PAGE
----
So, about the ‘calm down’ boy.
Last week, a video went viral. It was of a little boy being threatened with punishment by his mother. He was crying and begging and telling her to “Calm down”.
If you are a typical Nigerian, you would understand why the video went viral. Nigerians found it hilarious. This little boy was negotiating himself out of trouble. He was saying anything to hoodwink his mother.
After I watched the video, I held my breath.
One, two, three….
Thereafter,I checked social media. It had started. People who do not know this boy or the family he comes from were up in arms.
Child abuse. Child abuse. Again, child abuse.
“This child is being abused. He is terrified. His mother is abusing him. Nigerian mothers are abusive.”
I rolled my eyes.
I read serious threads of people forensically tearing the video. If a white person protested, I would not be appalled. Indeed, spanking kids is considered abuse in some Western countries. If you live in a country where children do not get spanked, the video would be appalling to you. In a setting like that, it would be child abuse.
But the definition of child abuse is not a blanket one. It is the reason why some places allow controlled spanking.
In Nigeria, paddling a child or spanking is not seen as child abuse. Specifically, Nigerians largely see this as training kids to be obedient.
Why do we want kids to be obedient? Kids are kids. They sometimes do not have a sense of consequence when they do certain things.
There was a day my first son who is quite heavy decided to stand inside the wash hand basin in the bathroom to play. I was alarmed. It is a small space. It is slippery. He can easily fall off. It is also porcelain. It can crack. I know of someone who had a bad injury on a toilet that got broken. In fact, this deep cut let to her death.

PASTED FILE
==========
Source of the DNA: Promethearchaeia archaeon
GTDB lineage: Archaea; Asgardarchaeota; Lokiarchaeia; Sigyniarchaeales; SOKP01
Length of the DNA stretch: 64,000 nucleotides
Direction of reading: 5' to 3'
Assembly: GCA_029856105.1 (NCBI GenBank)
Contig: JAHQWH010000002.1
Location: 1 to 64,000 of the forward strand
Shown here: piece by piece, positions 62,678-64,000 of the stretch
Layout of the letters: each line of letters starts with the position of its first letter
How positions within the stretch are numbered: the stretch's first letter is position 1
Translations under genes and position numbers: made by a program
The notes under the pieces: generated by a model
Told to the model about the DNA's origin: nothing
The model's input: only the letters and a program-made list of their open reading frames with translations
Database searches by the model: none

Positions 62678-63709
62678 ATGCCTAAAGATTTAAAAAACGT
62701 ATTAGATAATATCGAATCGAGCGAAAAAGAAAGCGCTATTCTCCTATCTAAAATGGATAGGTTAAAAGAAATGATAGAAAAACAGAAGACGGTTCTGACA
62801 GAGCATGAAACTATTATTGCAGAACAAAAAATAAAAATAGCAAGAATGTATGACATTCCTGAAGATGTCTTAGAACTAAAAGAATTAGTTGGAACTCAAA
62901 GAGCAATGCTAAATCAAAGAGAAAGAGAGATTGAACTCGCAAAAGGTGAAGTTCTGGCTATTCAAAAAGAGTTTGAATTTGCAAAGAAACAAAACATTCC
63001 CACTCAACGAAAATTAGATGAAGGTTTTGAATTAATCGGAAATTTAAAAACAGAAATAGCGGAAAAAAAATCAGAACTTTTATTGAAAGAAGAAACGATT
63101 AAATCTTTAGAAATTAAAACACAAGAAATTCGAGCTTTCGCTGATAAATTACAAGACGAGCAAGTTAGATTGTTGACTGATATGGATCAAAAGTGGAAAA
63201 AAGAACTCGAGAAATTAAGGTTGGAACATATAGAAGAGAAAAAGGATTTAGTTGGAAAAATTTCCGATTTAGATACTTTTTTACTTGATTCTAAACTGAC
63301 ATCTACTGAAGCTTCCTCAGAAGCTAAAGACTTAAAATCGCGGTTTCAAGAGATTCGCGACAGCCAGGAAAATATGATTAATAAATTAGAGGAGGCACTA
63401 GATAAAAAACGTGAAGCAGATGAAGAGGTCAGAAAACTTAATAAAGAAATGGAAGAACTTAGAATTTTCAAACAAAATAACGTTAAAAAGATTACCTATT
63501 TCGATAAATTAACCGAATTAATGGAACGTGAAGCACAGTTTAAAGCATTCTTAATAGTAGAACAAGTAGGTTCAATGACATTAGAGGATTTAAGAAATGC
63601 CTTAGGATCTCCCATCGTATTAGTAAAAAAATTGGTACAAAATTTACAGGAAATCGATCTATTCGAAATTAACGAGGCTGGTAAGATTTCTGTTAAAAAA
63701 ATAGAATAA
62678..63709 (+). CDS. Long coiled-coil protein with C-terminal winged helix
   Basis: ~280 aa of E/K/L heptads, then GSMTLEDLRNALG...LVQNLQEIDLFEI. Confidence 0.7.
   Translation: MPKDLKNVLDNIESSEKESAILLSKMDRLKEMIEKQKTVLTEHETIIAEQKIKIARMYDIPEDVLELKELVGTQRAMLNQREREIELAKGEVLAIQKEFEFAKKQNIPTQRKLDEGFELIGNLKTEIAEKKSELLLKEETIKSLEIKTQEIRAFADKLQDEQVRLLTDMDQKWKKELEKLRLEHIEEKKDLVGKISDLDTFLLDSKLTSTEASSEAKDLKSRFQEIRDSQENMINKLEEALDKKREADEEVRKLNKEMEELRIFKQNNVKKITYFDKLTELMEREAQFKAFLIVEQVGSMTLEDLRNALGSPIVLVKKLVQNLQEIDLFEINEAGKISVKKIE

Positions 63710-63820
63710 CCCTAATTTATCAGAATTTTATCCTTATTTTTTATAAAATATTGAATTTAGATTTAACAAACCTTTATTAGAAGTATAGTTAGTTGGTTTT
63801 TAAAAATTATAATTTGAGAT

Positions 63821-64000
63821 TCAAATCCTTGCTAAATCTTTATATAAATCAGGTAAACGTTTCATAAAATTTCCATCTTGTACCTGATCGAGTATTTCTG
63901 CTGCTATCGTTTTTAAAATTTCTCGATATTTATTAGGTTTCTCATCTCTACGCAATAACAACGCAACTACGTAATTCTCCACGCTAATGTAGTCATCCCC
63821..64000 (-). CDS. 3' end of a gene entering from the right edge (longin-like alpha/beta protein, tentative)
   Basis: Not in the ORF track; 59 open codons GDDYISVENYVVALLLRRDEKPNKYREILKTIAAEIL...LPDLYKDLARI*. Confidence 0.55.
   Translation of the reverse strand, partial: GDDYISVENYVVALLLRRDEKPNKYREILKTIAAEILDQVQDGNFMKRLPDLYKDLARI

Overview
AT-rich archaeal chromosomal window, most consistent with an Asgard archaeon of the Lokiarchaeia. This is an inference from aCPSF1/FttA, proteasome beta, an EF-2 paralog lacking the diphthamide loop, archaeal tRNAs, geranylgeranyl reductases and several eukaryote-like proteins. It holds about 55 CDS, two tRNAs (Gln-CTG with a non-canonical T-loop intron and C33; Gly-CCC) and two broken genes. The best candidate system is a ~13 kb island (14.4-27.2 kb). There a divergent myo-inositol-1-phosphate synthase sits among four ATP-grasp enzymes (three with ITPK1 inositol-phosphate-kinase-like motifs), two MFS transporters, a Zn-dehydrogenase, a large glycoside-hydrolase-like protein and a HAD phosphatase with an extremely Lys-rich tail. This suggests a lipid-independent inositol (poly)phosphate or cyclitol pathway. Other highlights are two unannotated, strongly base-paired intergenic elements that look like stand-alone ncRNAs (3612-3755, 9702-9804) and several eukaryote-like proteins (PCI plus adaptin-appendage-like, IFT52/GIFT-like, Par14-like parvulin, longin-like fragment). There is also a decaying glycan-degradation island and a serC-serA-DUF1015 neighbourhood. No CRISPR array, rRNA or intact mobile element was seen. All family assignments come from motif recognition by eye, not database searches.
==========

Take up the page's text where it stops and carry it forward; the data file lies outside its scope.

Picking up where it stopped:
So, it was not a smart thing to get into the wash hand basin. He was supposed to have been using the toilet. So, if I had not had an inexplicable urge to check him out, I would not have known. Also, I had told him not to do that in the past. He chose to disobey. The consequence could have been costly.
So, most parents have good reasons to ask for obedience.
As a parent, I try to give the kids reasons. But they always feel like I am exaggerating or trying to scare them with a worst case scenario. All I know is that till these kids become adults; I must ensure that I keep them safe even from themselves.
This is why Nigerian parents spank. You learn that disobedience can have a consequence and the spanking is the mildest of consequences. Blanket obedience from kids is reassuring. But it is also surface area for misbehaving adults to exploit.
And it can also be excessive and unnecessary.
I have written against spanking many times because I feel there are more effective ways of guiding kids than beating them. But I am a Nigerian. It will take eternity for Nigerians to disregard physical punishment.
Now back to our calm down boy.
Did we witness child abuse? Was the boy so terrified because he knew just how bad his mum’s punishments get? Look, this was a few minutes of the kid’s life. No one can say anything categorically.
The undelivered threat of koboko sends my son to spasms of fear. He will cry like his neck is being cut. And there is no koboko in sight.
What was clear to me was that he knew he had done a punishable offence and was trying to talk his way out of it. Another thing I want to say is that abused kids are not that talkative. Imagine it from the way we were raised in the 80s. Indeed, I dared not to speak to my parents in that manner.
Telling a parent to “calm down” would be like slapping the parent. This boy seemed to have the sort of relationship with his mother that permitted dialogue. He was even demonstrating how he wanted her to be calm. (The part that had him sitting with his legs stretched out). Tell me if that isn’t a child that has freedom of expression at home.
I personally did not see an abused boy. I heard the mother’s tongue in cheek responses which were geared more to hear what he had to say for himself than a willingness to spank him.
When will we stop picking up ‘Oyinbo’ templates and juxtaposing with ours so we can say that they know more of what they are doing generally than we do? I have never generally looked at a white person raised differently from me as better adjusted to life than I am. We are raised differently according to how life is where we are. Different is not necessarily bad.
Now to reiterate, I don’t really think that spanking makes the difference. There are many ways to teach kids consequences that will be just as effective. But I must say; I did not think that the video of this little boy was evidence of child abuse.
Nigerians, calm down. Nothing alarming to see over here.
Video credit: https://youtu.be/apz4GKQh418